After a separation, you may want to protect any interest you have in your ex-partner’s property. A caveat is a way that you can record your interest in that property on the certificate of title.
What is the Certificate of Title?
The certificate of title is the document that records important information about the property such as the ownership of the property and any encumbrances on the property such as mortgages by a bank. By recording your interest, you can prevent any further dealings with the property until the unregistered interest is dealt with.
At what stage in your relationship is lodging a caveat most helpful for you?
From our experience, we commonly assist our clients with lodging caveats when the parties have been in a de facto relationship or married, and one party has an interest in the property, yet the property is owned in the other party's name.
Explaining caveats in a scenario:
Bill and Sally have been in a de facto relationship for 8 years. Bill owned a home at the commencement of the relationship. Eventually Sally moved into Bill’s home and sold her own home. She used her money to pay down Bills’ mortgage. Bill’s home always stayed in his name only. They then separate.
This means that when they separate Bill can deal with the property in any way, he likes such as:
- Selling the property (even for example to a friend or acquaintance at less than it is worth); or
- Borrowing against the property, referred to as "encumbering" the property (such as borrowing money secured against the property and thereby reducing the equity in it)
In each of the above examples Bill will get access to money from the property which he could then hide or spend. It allows him to prevent Sally from getting access to her entitlements to that property.
If a caveat is registered on the property, Bill will not be able to follow through with any sale as the transfer of the property cannot be processed while the caveat is on the title. Bill would be forced to negotiate with Sally for her to withdraw the caveat to allow any sale to go through.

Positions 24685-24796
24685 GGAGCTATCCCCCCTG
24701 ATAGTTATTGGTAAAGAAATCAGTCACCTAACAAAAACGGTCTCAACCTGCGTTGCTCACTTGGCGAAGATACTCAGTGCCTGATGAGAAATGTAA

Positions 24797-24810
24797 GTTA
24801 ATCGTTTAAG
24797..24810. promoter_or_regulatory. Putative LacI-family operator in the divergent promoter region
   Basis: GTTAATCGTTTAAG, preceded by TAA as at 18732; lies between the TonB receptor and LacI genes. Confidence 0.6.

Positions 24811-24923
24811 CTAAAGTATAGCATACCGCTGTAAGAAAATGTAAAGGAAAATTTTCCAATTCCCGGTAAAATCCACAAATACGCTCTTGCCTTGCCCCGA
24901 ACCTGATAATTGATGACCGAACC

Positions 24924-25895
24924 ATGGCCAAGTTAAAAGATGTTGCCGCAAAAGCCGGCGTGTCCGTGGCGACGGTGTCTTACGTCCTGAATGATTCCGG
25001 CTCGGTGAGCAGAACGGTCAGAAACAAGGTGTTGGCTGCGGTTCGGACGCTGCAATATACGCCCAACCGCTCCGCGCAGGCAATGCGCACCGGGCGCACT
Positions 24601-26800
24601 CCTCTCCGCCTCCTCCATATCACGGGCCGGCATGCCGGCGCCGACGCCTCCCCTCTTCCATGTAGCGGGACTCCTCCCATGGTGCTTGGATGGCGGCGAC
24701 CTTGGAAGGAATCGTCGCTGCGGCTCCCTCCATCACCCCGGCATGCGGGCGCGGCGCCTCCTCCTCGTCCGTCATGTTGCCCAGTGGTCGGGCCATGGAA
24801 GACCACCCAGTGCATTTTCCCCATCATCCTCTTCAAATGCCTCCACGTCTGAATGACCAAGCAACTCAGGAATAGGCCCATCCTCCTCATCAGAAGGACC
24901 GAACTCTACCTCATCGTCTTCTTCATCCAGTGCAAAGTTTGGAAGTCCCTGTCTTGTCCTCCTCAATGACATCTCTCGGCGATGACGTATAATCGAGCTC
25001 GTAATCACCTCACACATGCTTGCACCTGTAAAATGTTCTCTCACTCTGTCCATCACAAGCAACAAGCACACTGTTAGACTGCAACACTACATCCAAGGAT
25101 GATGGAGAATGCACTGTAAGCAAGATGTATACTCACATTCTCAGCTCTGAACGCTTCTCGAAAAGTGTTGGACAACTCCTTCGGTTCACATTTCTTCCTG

How Caveats help protect your interests
You can, and should lodge a caveat on the property for two main reasons:
- To prevent the sale of the property without your knowledge
- To prevent your ex-partner using the property to borrow money from the bank
For example, If Bill wants to borrow money against his property, the lender will check the certificate of title of the property when determining whether to lend him the money. They won’t be able to register a mortgage on the property if there is a caveat on the property and so they won’t lend Bill the money.
In this case, without a caveat, Sally would not be mentioned at all on the certificate of title for the property as it is registered solely in the name of Bill. The lender would have no idea that Sally has an interest in the property. The lender would lend Bill the money and register a mortgage on the title of the property to protect their interests. They are therefore likely to be paid out in preference to Sally if the property was ever sold. This means Sally could be prevented from obtaining her entitlements to the property or any proceeds from the sale of the property.
What are the Risks of Lodging Caveats?
When a party lodges a caveat improperly or without cause, they may be responsible for paying compensation and damages to the person who suffers a loss as a result. For example, lodging a caveat to try to delay or prevent someone from selling their property.